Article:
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Ear-Infection >> Features Archieve >> Medical Articles

This section GaramChai features Medical articles by Dr.Kumaresh Krishnamoorthy

Ear Infection

Your ears are divided into three parts: The outer ear, middle ear, and inner ear. Your eardrum is a small circular membrane covered in a thick layer of skin, which is located between the outer and middle ear. A perforated eardrum is a hole or a tear in your eardrum.
Sound waves come into your outer ear, and make your eardrum vibrate. These vibrations then pass from your eardrum to tiny bones in your middle ear, where they are passed to the cochlea in your inner ear. Your cochlea then converts the vibrations to sound signals, which are sent to your brain so you can 'hear' sounds.

Symptoms of a perforated eardrum include earache and hearing problems, and it is usually caused by an ear infection or by putting an object into your ear. A perforated eardrum usually heals by itself, although sometimes surgery is required.

If you have a perforated eardrum, you may get the following symptoms in the affected ear:

  • earache, or discomfort,
  • discharge of liquid or pus from your ear,
  • partial loss of hearing, and
  • buzzing, ringing or other noises in your ear.

If a perforated eardrum is caused by another condition, you may get other symptoms associated with that condition. For example, symptoms of an ear infection can include a sore throat, and a high temperature.

A perforated eardrum is normally caused by an ear infection. This is because pus can build up in your ear when you have an infection, so your eardrum ruptures to allow the pus to escape.

Sudden changes in air pressure can also cause a perforated eardrum. This can be caused by a sudden loud noise such as an explosion, by underwater diving, or when flying.

A perforated eardrum can also be caused by putting objects deep in your ear, such as cotton buds, and by a chronic disease of the middle ear (cholesteatoma). Very rarely, a perforated eardrum can be caused by a fracture to the skull, or tumor near the ear.

If you have pain or discomfort in your ear for more than a couple of days, you should see your doctor. They will examine your ears with an otoscope. An otoscope is a piece of equipment that uses a light and a magnifier to see inside your ear. If your eardrum is perforated, your doctor will be able to see an opening or tear on your eardrum (see color picture above).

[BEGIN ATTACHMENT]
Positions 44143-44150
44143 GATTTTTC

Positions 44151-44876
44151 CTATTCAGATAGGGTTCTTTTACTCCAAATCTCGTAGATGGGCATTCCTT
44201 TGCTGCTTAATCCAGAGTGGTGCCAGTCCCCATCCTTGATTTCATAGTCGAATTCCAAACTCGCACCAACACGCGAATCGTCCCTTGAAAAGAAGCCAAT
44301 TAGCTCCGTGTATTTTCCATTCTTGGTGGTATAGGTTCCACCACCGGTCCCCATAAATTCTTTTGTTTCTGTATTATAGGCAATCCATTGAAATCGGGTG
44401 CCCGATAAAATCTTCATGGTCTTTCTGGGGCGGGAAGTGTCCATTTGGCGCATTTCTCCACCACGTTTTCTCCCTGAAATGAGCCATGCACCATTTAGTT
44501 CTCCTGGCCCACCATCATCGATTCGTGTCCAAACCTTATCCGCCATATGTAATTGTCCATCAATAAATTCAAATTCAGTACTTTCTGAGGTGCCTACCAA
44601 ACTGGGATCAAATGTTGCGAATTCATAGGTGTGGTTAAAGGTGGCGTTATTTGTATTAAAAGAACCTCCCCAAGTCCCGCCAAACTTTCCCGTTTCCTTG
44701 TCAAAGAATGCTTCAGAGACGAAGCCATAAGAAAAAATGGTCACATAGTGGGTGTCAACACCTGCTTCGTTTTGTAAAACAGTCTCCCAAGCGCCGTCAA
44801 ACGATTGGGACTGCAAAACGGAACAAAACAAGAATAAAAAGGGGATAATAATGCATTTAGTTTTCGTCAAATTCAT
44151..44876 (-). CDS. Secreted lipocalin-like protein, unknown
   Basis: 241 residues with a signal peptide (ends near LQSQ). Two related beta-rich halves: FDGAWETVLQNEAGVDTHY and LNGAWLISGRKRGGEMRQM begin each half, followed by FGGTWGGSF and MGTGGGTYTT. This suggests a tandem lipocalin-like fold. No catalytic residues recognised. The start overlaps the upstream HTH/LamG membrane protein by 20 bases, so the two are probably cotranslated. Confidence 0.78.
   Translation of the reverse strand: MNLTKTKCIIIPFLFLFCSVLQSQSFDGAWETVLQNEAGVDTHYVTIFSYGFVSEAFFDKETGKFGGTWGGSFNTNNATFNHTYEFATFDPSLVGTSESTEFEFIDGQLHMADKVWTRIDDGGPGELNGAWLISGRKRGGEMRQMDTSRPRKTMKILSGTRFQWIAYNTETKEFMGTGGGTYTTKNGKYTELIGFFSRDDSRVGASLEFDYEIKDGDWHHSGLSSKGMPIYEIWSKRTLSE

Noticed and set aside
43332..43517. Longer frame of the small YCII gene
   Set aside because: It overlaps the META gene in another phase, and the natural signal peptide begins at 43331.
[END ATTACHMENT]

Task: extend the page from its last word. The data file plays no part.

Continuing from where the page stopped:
A perforated eardrum should heal by itself within around one to two months. In the meantime, you can relieve any pain by taking painkillers such as paracetamol. Warming your ear with a hot water bottle wrapped in a towel may also relieve any discomfort.

While your ear is healing, you should avoid getting water inside it. Wear a shower cap over your ears, or cotton balls in the affected ear while you shower, and don't swim or put your head underwater.
If a perforated eardrum is caused by an infection, you may be prescribed antibiotics. Once the infection is treated, the perforation can heal.

You should get your doctor to check your ear after a few weeks to make sure it is healing. If it doesn't heal on its own, surgery may be required. This is called a myringoplasty.

If you have a myringoplasty, you will be admitted to hospital. The time you will spend in hospital varies from a few hours to two days, depending on your circumstances. You will be under general anesthetic when the surgery is carried out. A small cut will be made in the skin above you ear, and small piece of tissue will be taken to seal up the hole in your eardrum. This is called a graft. Then, the surgeon will use a microscope and very small surgical equipment to lift up your eardrum, and spread the graft beneath it so it seals up the hole. Sometimes, they may make an incision behind the ear so they can access your eardrum more easily.

After the operation, a dressing will be put inside your ear, and cotton wool padding will be put over your ear and held in place with a bandage. This may produce a buzzing or popping sound in your ears. You will have to return to the outpatient clinic at the hospital several weeks after the operation to have your dressings removed, and to have your ears checked. If you have had stitches, you may have to return earlier to have them removed.

After the operation, you may have to take painkillers to ease any discomfort. You should keep any wounds dry until they have healed, and keep your ear dry. You should also avoid swimming or flying until your doctor says it is safe to do so. You may feel tired for a week or so after the operation.

In very rare cases, a myringoplasty can make hearing worse. There is also the risk of permanent damage to the nerves around the ear, but your surgeon will explain the risks to you before you have an operation.

Dr.Kumaresh Krishnamoorthy, M.S (ENT)
Head and Neck Surgery Fellowship (Buffalo, USA)
Neurotology & Skull Base Surgery Fellowship (Cincinnati, USA)
Senior Consultant in ENT - Head and Neck Surgeon and Skull Base Surgeon
Apollo Hospitals, 154/11, Bannerghatta Road, BANGALORE 560 076, INDIA
Phone: 91-(0) - 99002 36819




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